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May 15, 2021

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Studies: Noise from Navy’s Growler jets could impact wildlife

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WHIDBEY ISLAND – A battle continues over jets at Naval Air Station Whidbey Island, with the most recent fight being over how the noise generated by a growing number of EA-18G Growler jets stationed at the military base impacts wildlife.

Based on research published in November, the nonprofit Citizens of Ebey’s Reserve, or COER, is threatening to sue the Navy, as well as NOAA Fisheries and the U.S. Fish and Wildlife Service, if the federal agencies don’t reconsider how Growler flights may impact endangered Southern Resident orcas and threatened marbled murrelets.

The threat of legal action is based on two studies, each published in peer reviewed journals.

NAS Whidbey Island Public Affairs Officer Mike Welding said the Navy disagrees with some of the scientific methodologies and conclusions made in the studies.

One study focused on the noise level on the Olympic Peninsula during practice flights over the area.

The other included placing a hydrophone about 30 meters – roughly 98 feet – beneath the water near the Ault Field runway of the base. That study documented underwater noise during Growler jet flights at levels known to trigger behavioral changes in fish, birds and marine mammals.

The hydrophone collected underwater data over 28 days from mid-August to mid-September in 2019, according to the published report. The researchers looked for noise levels that could have an impact on wildlife including whale, seal and bird species.

“Our goal was to evaluate potential impacts on people and wildlife, using thresholds of response that have been established in previous studies,” the study states.

Lauren Kuehne, an environmental scientist involved in both studies, said during an event Tuesday hosted by Western Washington University’s Salish Sea Institute that underwater noise from aircraft has historically been “ignored based on the assumption that most of it reflects off of the water.”

Other speakers, including conservation scientists and public health experts, agreed. They said the hydrophone findings, while limited in scope, offer a critical piece of information.

“It’s audible. The energy … crosses that seemingly impermeable air-water interface, and enough energy propagates that it is audible to multiple species,” marine biologist Rob Williams said.

Todd Hass, of the Puget Sound Partnership, was involved with the state’s Orca Recovery Task Force that convened in 2018 and 2019, and said the findings are concerning for whales.

“We now have a definitive answer to the question: Can that noise penetrate the water to depths that might be heard by Southern Residents?” he said.

Welding said Navy officials do not believe data from the hydrophone study – collected over short durations of localized noise during take-offs – demonstrates that Growler flights significantly affect orcas. The Navy also contends the orcas seldom visit waters near the runway.

Kuehne, the lead author of the study, has said repeatedly that the research was a small step toward understanding the scope of the issue.

“This study was very much a first cut at thinking about and evaluating the underwater noise,” she told the Skagit Valley Herald.

In COER’s Feb. 9 letter giving a 60-day notice of its intent to sue, the nonprofit argues that the “new scientific information relating to the depth to which Growler aircraft noise penetrates into the water column” requires the Navy and federal agencies responsible for protecting at-risk wildlife to reassess NAS Whidbey operations under the Endangered Species Act.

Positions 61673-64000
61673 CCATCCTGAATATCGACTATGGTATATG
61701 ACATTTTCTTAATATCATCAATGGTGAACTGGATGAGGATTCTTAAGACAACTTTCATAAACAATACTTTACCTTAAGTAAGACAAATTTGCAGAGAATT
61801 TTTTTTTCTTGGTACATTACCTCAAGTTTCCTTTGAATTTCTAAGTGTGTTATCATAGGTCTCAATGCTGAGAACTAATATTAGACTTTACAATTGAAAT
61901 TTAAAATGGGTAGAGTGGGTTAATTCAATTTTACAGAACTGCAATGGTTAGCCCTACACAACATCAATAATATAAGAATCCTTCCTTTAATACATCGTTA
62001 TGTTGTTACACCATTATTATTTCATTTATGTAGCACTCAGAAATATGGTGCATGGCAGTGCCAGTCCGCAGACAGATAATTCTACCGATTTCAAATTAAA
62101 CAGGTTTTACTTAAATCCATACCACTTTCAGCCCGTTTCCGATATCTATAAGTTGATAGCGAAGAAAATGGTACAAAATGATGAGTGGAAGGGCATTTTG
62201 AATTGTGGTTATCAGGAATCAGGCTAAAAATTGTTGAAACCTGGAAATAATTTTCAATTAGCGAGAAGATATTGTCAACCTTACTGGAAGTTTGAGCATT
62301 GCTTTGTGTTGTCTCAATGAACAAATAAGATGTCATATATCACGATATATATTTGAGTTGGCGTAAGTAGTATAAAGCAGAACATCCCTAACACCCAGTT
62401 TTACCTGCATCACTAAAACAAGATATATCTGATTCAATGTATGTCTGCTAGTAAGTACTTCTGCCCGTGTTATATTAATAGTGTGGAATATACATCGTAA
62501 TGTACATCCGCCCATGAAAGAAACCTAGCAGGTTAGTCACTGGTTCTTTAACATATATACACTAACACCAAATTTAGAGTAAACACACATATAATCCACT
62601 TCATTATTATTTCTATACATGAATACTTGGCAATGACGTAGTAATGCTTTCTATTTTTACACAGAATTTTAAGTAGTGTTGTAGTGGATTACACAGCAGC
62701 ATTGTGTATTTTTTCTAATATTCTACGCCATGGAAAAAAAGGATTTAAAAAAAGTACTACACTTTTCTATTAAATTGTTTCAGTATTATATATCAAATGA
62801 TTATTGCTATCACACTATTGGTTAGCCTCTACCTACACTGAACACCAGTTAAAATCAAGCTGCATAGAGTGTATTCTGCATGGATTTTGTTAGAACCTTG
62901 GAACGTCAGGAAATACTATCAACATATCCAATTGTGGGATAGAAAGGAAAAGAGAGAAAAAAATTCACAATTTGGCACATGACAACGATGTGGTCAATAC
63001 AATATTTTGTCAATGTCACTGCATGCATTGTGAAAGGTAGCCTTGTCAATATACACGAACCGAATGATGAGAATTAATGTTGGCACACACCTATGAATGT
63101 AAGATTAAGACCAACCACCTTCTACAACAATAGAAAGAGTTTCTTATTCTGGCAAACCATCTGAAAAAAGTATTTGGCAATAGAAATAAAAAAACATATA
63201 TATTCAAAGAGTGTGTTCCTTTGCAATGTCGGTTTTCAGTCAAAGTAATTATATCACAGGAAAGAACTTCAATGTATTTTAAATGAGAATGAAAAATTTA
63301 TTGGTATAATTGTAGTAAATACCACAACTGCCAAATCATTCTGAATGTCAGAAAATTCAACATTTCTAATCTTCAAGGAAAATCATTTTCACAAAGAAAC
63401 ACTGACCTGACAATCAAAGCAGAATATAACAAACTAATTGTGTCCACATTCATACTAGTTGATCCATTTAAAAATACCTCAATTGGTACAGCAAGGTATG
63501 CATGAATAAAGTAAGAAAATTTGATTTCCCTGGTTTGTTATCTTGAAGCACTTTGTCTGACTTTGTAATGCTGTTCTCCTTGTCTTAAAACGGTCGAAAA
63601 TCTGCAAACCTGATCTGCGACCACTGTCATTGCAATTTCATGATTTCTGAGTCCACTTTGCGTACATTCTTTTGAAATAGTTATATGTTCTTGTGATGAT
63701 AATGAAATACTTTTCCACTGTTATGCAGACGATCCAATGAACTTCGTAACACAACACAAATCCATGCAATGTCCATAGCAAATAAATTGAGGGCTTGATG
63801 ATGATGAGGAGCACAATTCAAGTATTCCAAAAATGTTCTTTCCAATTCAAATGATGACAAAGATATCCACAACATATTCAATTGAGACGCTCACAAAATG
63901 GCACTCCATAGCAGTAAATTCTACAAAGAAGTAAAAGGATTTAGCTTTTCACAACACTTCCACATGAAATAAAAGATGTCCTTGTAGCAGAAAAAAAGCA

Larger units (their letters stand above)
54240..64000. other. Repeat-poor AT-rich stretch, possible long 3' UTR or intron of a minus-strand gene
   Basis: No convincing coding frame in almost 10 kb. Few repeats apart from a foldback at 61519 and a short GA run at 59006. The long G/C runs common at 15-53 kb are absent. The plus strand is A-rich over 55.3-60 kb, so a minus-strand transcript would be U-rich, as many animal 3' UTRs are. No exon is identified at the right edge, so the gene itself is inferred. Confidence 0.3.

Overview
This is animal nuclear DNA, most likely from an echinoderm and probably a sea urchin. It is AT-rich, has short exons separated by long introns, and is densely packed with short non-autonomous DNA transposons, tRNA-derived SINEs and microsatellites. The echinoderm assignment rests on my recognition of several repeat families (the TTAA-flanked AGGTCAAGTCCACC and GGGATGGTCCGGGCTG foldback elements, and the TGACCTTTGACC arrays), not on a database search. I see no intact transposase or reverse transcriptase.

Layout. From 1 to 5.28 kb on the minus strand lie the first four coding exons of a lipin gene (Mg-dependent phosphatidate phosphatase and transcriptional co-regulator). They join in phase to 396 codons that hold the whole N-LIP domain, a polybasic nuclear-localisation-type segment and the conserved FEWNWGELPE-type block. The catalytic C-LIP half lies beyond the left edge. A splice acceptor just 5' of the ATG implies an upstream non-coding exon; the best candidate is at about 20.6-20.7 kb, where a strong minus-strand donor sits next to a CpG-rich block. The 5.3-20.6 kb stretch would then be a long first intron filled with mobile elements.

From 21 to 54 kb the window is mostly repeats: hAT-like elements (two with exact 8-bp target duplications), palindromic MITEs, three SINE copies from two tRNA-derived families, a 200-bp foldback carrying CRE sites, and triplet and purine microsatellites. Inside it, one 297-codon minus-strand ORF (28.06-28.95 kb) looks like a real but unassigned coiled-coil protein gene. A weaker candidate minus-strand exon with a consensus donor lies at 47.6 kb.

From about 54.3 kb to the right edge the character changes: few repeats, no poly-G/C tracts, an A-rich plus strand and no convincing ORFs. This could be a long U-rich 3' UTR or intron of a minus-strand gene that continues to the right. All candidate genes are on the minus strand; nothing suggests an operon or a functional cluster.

Welding and Michael Milstein of NOAA Fisheries – the federal agency responsible for upholding Endangered Species Act protections of marine wildlife – said their agencies would not comment on pending or potential litigation.

Salish Sea Institute Director Ginny Broadhurst said the Navy declined to join Tuesday’s event.

An email from Welding to the event organizers said Navy participation could be problematic due to ongoing litigation and the recent threat of an additional lawsuit from COER.

Jet noise has been a subject of disagreement for years, with some residents of Whidbey Island and surrounding areas saying that noise from practice flights over homes, schools, parks and waters interrupts daily life and threatens the environment.

The Navy base is an important location for jets that may board military aircraft carriers and engage in electronic warfare. The pilots of those jets need ongoing practice for taking off and landing on those ships.

Conflict emerged over jet noise when the Navy began to replace earlier models of its aircraft with the Growlers in 2008, according to previous Skagit Valley Herald reports. An Environmental Impact Statement, or EIS, was completed in March 2019 for the Navy’s plan to increase the number of Growlers stationed at NAS Whidbey.

During that EIS process, fights ensued over whether the Growler jets are louder than earlier models. The Navy asserted the Growlers aren’t technically louder and that jet noise isn’t likely to penetrate water and impact marine life.

The Navy is now in the midst of a land-based jet noise monitoring study requested by Congress.

The project began collecting real-time noise monitoring over a seven-day period in December.

Welding said the monitoring sites are across Whidbey Island, Lopez Island, Port Townsend and Olympic National Park, and data will be collected during three more seven-day periods before the end of 2021.

The study that recently probed underwater jet noise, was led by researchers from the University of Washington’s School of Aquatic and Fishery Sciences, in collaboration with a consulting group, an Australian university and the nonprofit Oceans Initiative.

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